2. Since for now it is still important to maintain social distancing and not ride with someone who might be asymptomatic, it is best to have someone who is living with you in your home drive the vehicle. You are in the passenger seat. Please do NOT do this while you are driving since it will put you at risk. When we return to more normal times, this works well when the driver is another photographer so that each of you can trade off periodically, giving each of you a chance to get some shots.

3. When you are shooting, keep your seat belt on, and lean as far forward in your seat as possible. That will put your lens fairly close to the windshield to avoid possible reflections on the windshield from the car's dashboard or your clothing.

4. Wear medium-toned clothing to also avoid adding unwanted reflections in the windshield. Avoid wearing white, red, or other strong or bright colors.

5. Lens - use a lens with approximately a 100mm focal length. It can be either a zoom or a fixed focal length lens. Avoid wide angle lenses since that will often bring too much overhead sky into the image, and can also include unwanted portions of the car's dashboard or sides.

6. Camera settings - This is easiest with your camera set on Shutter Priority. Set your camera to ISO 100, with a shutter speed of 1/2 sec. The f/stop will set itself, and it does not matter much what the f/stop is.

7. Lean forward in your seat and focus on a tree trunk approximately 20 feet away from the car. You will not need to refocus again. This works best when your camera is set up with back-button focus so that your camera is not refocusing each time you press the shutter button.  If you are unfamiliar with back-button focus, you can read about it here

8. Now the driver can begin driving down the road at approximately 5 mph. Aim your camera straight out the windshield and start shooting. Take many shots since you never know exactly what you will get.

9. Tips - 1) look for slight curves or bends in the road since that will add leading lines;  2) for some shots, move your camera slightly up and down during the exposure to add more of a sense of movement;  3) feel free to experiment with different camera movements and different shutter speeds; 4) just let yourself go and try a variety of different things since you never know exactly what you will get. The goal is to have fun and end up with some unique and wonderful images.

10. Since each and every shot is an experiment, expect to get many bad shots that do not make you happy. That is perfectly normal. Often I will get only one or two shots I like out of dozens and dozens of attempts.

So get out there and have some fun with a friend! You might end up with real prize winners!

TECH SPECS
1/2 sec. at f/14, ISO 100. Canon 24-105mm f/4L IS II lens set at 100mm, on Canon 5D Mark III body, handheld.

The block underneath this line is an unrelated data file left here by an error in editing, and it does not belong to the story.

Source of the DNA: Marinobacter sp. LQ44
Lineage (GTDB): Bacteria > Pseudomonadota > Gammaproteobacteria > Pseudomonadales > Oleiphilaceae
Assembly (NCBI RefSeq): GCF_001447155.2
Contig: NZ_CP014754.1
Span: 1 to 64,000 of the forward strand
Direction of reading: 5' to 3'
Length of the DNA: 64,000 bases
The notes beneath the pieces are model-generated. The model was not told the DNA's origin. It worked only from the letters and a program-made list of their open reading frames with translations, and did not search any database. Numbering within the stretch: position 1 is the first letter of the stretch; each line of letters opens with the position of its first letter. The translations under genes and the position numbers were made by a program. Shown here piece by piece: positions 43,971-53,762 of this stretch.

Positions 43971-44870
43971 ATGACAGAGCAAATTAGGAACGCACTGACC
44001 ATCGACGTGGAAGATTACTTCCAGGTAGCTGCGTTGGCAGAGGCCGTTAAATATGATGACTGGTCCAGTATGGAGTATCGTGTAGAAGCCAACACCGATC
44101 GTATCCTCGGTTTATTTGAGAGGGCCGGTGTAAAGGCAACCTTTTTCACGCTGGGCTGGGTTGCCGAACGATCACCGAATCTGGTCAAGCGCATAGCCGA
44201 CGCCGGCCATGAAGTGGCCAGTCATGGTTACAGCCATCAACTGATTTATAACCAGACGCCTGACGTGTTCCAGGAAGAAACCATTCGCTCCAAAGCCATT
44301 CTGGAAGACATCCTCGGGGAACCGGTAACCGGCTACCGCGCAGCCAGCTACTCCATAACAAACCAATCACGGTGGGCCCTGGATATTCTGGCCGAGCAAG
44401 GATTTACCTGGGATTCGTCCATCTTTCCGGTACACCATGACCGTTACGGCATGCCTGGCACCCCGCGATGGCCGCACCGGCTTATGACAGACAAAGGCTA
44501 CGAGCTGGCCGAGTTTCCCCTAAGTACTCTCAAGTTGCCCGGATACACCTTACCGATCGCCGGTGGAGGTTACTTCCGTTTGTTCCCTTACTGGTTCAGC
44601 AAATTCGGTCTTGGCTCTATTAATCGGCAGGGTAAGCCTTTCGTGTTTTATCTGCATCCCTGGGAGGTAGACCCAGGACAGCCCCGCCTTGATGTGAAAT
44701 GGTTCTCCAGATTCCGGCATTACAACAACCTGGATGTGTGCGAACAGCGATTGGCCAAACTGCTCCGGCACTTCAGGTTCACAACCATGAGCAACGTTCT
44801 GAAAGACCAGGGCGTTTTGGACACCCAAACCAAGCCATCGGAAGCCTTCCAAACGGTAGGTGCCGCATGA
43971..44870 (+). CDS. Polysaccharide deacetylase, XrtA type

TODAY'S QUOTE: "All life is an experiment. The more experiments you make, the better."  -- Ralph Waldo Emerson

Tuesday, May 19, 2020

A Happy Honor


I was happily surprised to be contacted by the North American Nature Photography Association (NANPA) informing me that this black-and-white image of puffins is being showcased on their website this week. Always an honor to have an image selected! Here is the link to their site
http://www.nanpa.org
It is one of several images on the NANPA Home Page, which will cycle through automatically.

You may remember seeing this image on the Blog earlier this year. It was shot on a small island in the Cook Inlet off the coast of Alaska near Lake Clark National Park. I was lucky that these Horned Puffins briefly posed themselves in the perfect position to create a beautiful line formed by their white and black feathers.

The original color image had grass in the background which I found distracting. So I replaced the background with a light gray background created in Photoshop. And while the bills were quite colorful, I chose to create this monochromatic version to better showcase the texture and contrast of the entire image.

When making extensive changes like this, you must disclose that when entering any nature and wildlife competition. Generally I do not significantly change an image from its original appearance, but sometimes it is good to exercise your creative muscles and go for something unusual or unexpected.

TECH SPECS
1/1250 sec. at f/8, ISO 800. Canon 100-400mm f/4.5-5.6L IS II lens set at 400mm on Canon 7D Mark II body. Handheld.

TODAY'S QUOTE: "Color is descriptive. Black and white is interpretative."  -- Elliott Erwitt

Saturday, May 9, 2020

FREE Live Webinar for Camera Clubs


FREE Live Webinar - Lightroom Unleashed


Because we are still staying at home to remain safe from the coronavirus, I am offering a FREE live Webinar to camera clubs that would like to provide continuing learning opportunities to members. 

My very popular "Lightroom Unleashed" Webinar is an information-packed opportunity to learn how to quickly and easily take your images from Sad to Spectacular. Above you can see the RAW Before and After images, showing post-processing in Lightroom. All changes were done totally in Lightroom. No other software was used. 

The webinar covers many of my secrets for getting great results quickly. You will see a variety of Before and After images, and how the transitions were done. 

You will learn:
- how to use Lightroom most effectively to take your images from blah to boffo,
- a simple, fast, and foolproof Lightroom workflow,
- which tools and sliders are best to use, and how to use them,
- which tools and sliders to AVOID and why,
- why the histogram in Lightroom is so important,
- why the Gradient tool is a better choice than the Vignette tool,
- and more!

If your club is interested in making this Webinar available to members, please email me at awakethelightphoto@icloud.com as soon as possible. We can schedule the Webinar on a day and time that is best for your club. Demand has been high for this opportunity. I hope you can join me online!

TECH SPECS
1/640 sec. at f/8, ISO 1600. Canon 100-400mm f/4.5-5.6L IS II lens with Canon 1.4x III extender for an effective focal length of 560mm, on Canon 7D Mark II body. Handheld. 

TODAY'S QUOTE: "What you think, you become. What you feel, you attract. What you imagine, you create."  -- Buddha